fdhjskfdhsjkfds

Every now and then I look down at my feet and gasp at how long it’s been since I’ve had a pedicure. It’s not only the fact that I’d rather not have claws where my toes should be, it’s also the ritual of taking a time out to go to the spa, read a book or magazine, unplug and recharge at the same time. I leave with more than a pretty polish job; I enter back into the flow of my life renewed and with more to offer, my pitcher filled by a simple act of self-care.

 

In Ayurveda the phrase used for self-care is Dinacharya – which translates to daily (dina) routine (charya). Emphasis on “daily.” Not weekly, not monthly, and not only when we burn out. There is a magic to the routine of self-care, it’s something we can count on, and the regularity of it builds that strong foundation from which we can live and give. It’s grounding and centering, and over time also calming to the mind.

fdhjskfdhsjkfds

Consider how routine it is to brush your teeth. You don’t have to “make time” to do this, it happens pretty automatically. Now consider what else you could add to your morning, afternoon or evening ritual that might be your individual dinacharya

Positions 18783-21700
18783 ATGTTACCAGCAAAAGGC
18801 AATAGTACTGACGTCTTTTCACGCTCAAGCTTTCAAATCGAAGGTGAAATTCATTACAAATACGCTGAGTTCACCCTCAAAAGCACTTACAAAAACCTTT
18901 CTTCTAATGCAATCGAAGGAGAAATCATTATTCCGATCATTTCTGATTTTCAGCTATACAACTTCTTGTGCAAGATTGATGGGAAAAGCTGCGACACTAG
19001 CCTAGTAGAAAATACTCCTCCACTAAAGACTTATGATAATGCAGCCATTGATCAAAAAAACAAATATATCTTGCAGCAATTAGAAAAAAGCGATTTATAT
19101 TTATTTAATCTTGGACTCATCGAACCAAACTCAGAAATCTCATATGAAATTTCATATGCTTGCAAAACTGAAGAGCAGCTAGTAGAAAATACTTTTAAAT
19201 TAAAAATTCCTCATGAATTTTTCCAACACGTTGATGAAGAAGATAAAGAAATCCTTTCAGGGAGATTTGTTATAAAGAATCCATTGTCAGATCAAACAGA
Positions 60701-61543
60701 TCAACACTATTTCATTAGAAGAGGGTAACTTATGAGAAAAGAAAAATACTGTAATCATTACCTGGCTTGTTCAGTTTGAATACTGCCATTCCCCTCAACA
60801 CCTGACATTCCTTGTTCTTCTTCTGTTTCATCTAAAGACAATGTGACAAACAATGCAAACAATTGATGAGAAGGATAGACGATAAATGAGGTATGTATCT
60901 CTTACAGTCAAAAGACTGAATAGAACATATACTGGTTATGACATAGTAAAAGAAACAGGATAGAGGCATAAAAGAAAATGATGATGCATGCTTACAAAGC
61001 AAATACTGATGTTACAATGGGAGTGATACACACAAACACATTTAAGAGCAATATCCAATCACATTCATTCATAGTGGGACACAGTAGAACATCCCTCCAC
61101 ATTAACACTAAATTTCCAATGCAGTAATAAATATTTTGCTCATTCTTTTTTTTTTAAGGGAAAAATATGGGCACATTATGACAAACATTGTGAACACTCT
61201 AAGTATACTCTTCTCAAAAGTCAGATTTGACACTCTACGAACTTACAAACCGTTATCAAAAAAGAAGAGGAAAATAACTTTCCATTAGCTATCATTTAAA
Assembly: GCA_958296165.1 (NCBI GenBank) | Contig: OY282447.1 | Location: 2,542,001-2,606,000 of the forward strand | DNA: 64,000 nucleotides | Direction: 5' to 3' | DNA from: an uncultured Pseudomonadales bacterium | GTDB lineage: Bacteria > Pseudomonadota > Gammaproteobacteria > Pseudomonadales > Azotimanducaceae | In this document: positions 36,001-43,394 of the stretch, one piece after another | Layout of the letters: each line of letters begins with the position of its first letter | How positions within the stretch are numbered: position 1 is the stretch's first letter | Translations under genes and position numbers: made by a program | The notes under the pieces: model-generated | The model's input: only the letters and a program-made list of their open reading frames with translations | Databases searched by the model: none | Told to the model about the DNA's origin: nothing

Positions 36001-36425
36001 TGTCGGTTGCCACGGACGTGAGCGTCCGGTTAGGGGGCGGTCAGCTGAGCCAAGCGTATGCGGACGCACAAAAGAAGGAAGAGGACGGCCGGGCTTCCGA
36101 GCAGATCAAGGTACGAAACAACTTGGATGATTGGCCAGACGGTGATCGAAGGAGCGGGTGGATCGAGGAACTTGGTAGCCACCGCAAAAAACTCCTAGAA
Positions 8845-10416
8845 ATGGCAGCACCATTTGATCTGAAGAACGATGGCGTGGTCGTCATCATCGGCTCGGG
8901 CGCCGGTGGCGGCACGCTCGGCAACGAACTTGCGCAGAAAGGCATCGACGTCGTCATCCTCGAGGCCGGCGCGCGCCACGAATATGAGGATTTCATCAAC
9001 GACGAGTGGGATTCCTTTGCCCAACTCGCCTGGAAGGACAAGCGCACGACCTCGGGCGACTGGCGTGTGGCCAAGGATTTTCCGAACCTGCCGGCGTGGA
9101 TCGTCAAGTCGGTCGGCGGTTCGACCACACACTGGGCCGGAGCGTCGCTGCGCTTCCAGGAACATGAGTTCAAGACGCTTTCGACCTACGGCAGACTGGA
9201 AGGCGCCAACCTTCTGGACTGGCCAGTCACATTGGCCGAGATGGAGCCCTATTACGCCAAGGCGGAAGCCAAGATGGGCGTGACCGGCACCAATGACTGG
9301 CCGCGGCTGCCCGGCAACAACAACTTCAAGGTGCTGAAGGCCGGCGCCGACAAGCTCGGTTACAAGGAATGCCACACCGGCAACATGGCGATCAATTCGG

Here are some ideas to get you started…. 

~ Take ten minutes in the morning to meditate or stretch before your day gets started

~ Dry brush your skin before every shower

~ “Check out” at 4pm with a cup of tea and read a chapter of your book

~ Do one beauty ritual each night – moisturize your feet, apply a refreshing face mask, take a long bath, etc.

~ Drink a warm ginger lemon tea first thing in the morning

~ Start and end each day with an affirmation

~ Say grace internally before each meal (even takeout!)

fdhjskfdhsjkfds

Ultimately self-care is a matter of self-valuing and self-love, which is very very different than “selfish.” So ask yourself how you can value yourself. Ask yourself what areas of your life need support and self-devotion. As yourself what activities you love that you “don’t have time for anymore.” Ask yourself what small rituals you could actually commit to. And then start by adding just one thing and see how it goes.